52008 KV42

Distant object found orbiting Sun backwards

Why do so many astronomical objects have annoying names? Luckily, this comet was nicknamed “Drac,” after Dracula—due to his ability to walk on walls—which is much easier to say. What does walking on walls have to do with a comet? Well, Drac was the first trans-Neptunian object discovered to orbit the Sun backward—albeit slowly, taking 306 years. (We still don’t quite see the link to walking on walls, either.)

While there were already a few objects known to orbit the Sun backward—you may have heard of Halley’s Comet—they get very close to the Sun in their orbit. Drac, however, never gets any closer than roughly 20 times the distance from the Sun to Earth—equal to the orbit of Uranus. This means that the comet could be the missing link between objects like Halley’s Comet and other debris in the far-out Oort Cloud of comets past Pluto, helping to explain their formation, which is currently a mystery to science.

There are many ideas out there attempting to explain why the orbit of Drac is so unlike almost all others. One of the most interesting prospects is that it might not have formed together with our solar system at all—otherwise it would orbit in the same direction as everything else. It is entirely possible that the comet could have gotten trapped in our solar system from interstellar space, providing us with an unprecedented amount of information about the cosmos. Interestingly, the topic of retrograde orbits leads us nicely to . . . 


How to catch a Dwarf Planet – Triton MM#3

While it isn’t a household name, some of you have probably heard of Triton before. But hear us out—there is more than meets the eye with this fantastic specimen. Comprising more than 99 percent of all the mass known to orbit Neptune, it’s as if all the gas giant’s awe was condensed into one moon. As shown by the Voyager 2 probe in 1989, Triton is rare among known moons in that it is geologically active: Volcanoes pepper the surface, but they do not spew ash and lava when they erupt, like those on Earth. Instead, they spew water and ammonia.

Being just a bit smaller than our own Moon, Triton is the only large moon in the solar system to orbit backward. Also, being one of the largest known moons in our solar system—larger than Pluto—it has just enough gravity to support a thin atmosphere. Seriously thin. With surface air pressure 50,000 times lower than that of Earth, you couldn’t fly a kite on Triton’s surface. Yet, incredibly, Voyager 2 photographed clouds flying just a few kilometers above the surface.

Finally, Triton is one of the most reflective objects known to science, reflecting 60–95 percent of all light that hits it. To put that into perspective, the Moon—which is able to cast shadows on Earth at night—reflects only 11 percent.

3Saturn’s Extra Ring

Saturn's Largest Ring

We’ve mentioned Saturn a few times so far, but it is certainly an incredibly interesting place. While the planet is known for its staggering ring system, only recently did we find out just how far it extended out into space. In 2009, we discovered an enormous ring around Saturn, the farthest and largest band around the ringed world. The ring is tilted 27 degrees from the main rings and starts roughly 128 times the planet’s radius from its surface, extending to 207 times its radius into space. It is so diffuse that it can only be detected in infrared, but it may be the reason behind the two-toned moon, Iapetus.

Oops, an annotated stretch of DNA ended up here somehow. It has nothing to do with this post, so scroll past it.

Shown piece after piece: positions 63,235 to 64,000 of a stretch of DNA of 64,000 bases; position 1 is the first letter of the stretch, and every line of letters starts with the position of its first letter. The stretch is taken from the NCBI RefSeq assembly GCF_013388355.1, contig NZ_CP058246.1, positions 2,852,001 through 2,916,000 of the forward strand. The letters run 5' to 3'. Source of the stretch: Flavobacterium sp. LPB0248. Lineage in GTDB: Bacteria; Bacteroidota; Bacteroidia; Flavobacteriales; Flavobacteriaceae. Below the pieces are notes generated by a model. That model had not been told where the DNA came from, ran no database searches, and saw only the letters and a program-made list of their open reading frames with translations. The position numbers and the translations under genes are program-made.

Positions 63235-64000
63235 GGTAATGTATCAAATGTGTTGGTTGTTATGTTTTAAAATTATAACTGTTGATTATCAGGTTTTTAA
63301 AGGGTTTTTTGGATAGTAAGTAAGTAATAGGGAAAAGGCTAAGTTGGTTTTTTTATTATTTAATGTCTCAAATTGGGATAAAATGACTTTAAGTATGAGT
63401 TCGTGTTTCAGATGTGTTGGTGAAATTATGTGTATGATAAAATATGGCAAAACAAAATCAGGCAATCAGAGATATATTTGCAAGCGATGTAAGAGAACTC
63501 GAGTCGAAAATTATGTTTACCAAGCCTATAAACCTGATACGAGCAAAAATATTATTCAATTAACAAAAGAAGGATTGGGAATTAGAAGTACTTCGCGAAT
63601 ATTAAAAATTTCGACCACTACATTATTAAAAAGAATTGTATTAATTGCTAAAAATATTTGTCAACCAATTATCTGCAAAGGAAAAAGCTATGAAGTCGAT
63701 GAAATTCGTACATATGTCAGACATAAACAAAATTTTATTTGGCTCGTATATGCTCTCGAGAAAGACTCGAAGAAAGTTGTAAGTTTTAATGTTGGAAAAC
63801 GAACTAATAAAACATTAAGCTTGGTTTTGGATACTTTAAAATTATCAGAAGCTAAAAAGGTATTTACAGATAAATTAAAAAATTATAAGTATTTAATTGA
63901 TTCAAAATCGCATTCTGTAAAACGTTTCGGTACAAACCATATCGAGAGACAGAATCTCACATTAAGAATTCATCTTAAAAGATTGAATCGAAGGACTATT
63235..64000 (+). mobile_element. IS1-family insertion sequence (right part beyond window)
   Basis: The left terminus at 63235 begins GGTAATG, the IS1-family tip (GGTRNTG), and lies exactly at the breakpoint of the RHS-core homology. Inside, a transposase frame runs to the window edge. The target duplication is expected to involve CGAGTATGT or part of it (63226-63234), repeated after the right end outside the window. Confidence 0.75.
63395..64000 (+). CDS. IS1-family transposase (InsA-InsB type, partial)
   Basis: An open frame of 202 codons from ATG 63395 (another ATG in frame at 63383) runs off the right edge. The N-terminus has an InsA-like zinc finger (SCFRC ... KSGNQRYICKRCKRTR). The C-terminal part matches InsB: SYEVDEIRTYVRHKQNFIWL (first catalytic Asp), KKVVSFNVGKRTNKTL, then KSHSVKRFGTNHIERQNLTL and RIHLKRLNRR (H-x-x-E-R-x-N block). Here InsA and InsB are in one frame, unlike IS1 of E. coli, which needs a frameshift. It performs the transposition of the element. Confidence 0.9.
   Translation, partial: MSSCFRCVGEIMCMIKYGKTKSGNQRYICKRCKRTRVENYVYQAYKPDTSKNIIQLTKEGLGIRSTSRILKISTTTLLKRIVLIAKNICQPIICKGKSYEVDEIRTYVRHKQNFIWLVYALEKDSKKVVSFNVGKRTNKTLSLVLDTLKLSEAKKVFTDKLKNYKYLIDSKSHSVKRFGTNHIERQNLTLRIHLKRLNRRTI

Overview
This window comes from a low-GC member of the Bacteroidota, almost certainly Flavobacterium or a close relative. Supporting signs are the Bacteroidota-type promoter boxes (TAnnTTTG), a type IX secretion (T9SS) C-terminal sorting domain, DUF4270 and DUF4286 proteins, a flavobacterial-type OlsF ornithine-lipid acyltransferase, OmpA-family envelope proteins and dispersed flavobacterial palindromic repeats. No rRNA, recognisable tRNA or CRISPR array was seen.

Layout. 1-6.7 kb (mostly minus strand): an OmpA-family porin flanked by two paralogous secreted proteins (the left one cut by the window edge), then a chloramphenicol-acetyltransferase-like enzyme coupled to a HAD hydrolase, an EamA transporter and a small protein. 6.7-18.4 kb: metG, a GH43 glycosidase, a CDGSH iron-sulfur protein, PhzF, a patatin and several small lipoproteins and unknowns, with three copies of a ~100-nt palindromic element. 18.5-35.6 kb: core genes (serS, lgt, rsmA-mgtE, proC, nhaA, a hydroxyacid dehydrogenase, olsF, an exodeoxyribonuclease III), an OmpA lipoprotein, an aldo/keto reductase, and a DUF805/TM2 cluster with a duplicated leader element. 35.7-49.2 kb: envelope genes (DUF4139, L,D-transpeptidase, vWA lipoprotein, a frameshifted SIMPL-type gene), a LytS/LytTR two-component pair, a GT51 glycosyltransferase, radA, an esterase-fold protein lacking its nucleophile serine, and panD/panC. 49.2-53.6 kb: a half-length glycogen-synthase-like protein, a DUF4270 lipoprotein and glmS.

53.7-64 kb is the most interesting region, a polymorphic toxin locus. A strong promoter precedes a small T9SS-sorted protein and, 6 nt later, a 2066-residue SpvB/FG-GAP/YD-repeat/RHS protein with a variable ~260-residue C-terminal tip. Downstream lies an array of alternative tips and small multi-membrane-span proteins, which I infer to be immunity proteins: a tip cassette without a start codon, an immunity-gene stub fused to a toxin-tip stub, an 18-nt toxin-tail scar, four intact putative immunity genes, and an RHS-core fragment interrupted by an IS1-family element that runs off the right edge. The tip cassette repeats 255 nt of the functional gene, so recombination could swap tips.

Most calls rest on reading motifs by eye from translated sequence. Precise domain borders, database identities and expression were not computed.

Saturn’s moon Phoebe orbits within the ring and at the same inclination, so it is very likely that it is the culprit. Dust disperses from Phoebe and falls onto the larger Iapetus, which orbits on the edge of this colossal new ring. Every time Iapetus passes through it, matter collects on its equator. After hundreds of thousands of years, this matter seems to have built up, creating the moon’s striking appearance. Now it is just a question of whether it is black with white stripes or white with black stripes.

2Siamese Moons

Janus & Epimetheus – 40-year orbital simulation

The moons Janus and Epimetheus are known as the “Siamese moons,” because they share the same orbit and are separated by only 50 kilometers (31 mi)—that’s less than the radius of the moons themselves. Because of this, they are locked in a gravitational tango that causes them to literally swap places every four years. Due to their complex relationship, they will never crash into each other.

Originally, scientists were puzzled as to why data did not match their expectations of the moon they had named “Janus.” In 1978, 12 years after the discovery of their common orbit, we realized that what we had called Janus was actually two separate moons. This was confirmed by the Voyager flyby in 1980. Interestingly, a faint ring of dust is present in the region of their orbits. This suggests that the two moons were once a single larger one that has since broken up, leaving behind trace amounts of rubble.


Cruithne, the Asteroid With a Horseshoe Orbit

After taking a look at stuff way out there in our solar system, let’s head home to Earth and discuss the largely disputed matter of our planet’s second moon. Since 1846, astronomers have been searching for a second moon of Earth. Frederic Petit was the first to claim he had found one. He proposed that it orbited Earth in less than three hours at just 11 kilometers (7 mi) above our planet’s surface. Ever since, many other astronomers have claimed to find a second moon—but to no avail. However, there is one weird exception.

3753 Cruithne is an alien asteroid that orbits the Sun in 364 days, with perfect resonance to that of Earth. This means that, for a short time every year, the 5-kilometer (3 mi) asteroid is part of the Earth system. It reaches its closest point to Earth every November. Technically, it does not count as a moon, since it leaves Earth. But it’s still nice to think that every year, an alien object comes to visit.

I am a student with a love for learning and all things trivial. I strive to find out more about the world and I believe that one of the most interesting ways of learning is to challenge misconceptions—hopefully something my lists will do for you.

fact checked by Jamie Frater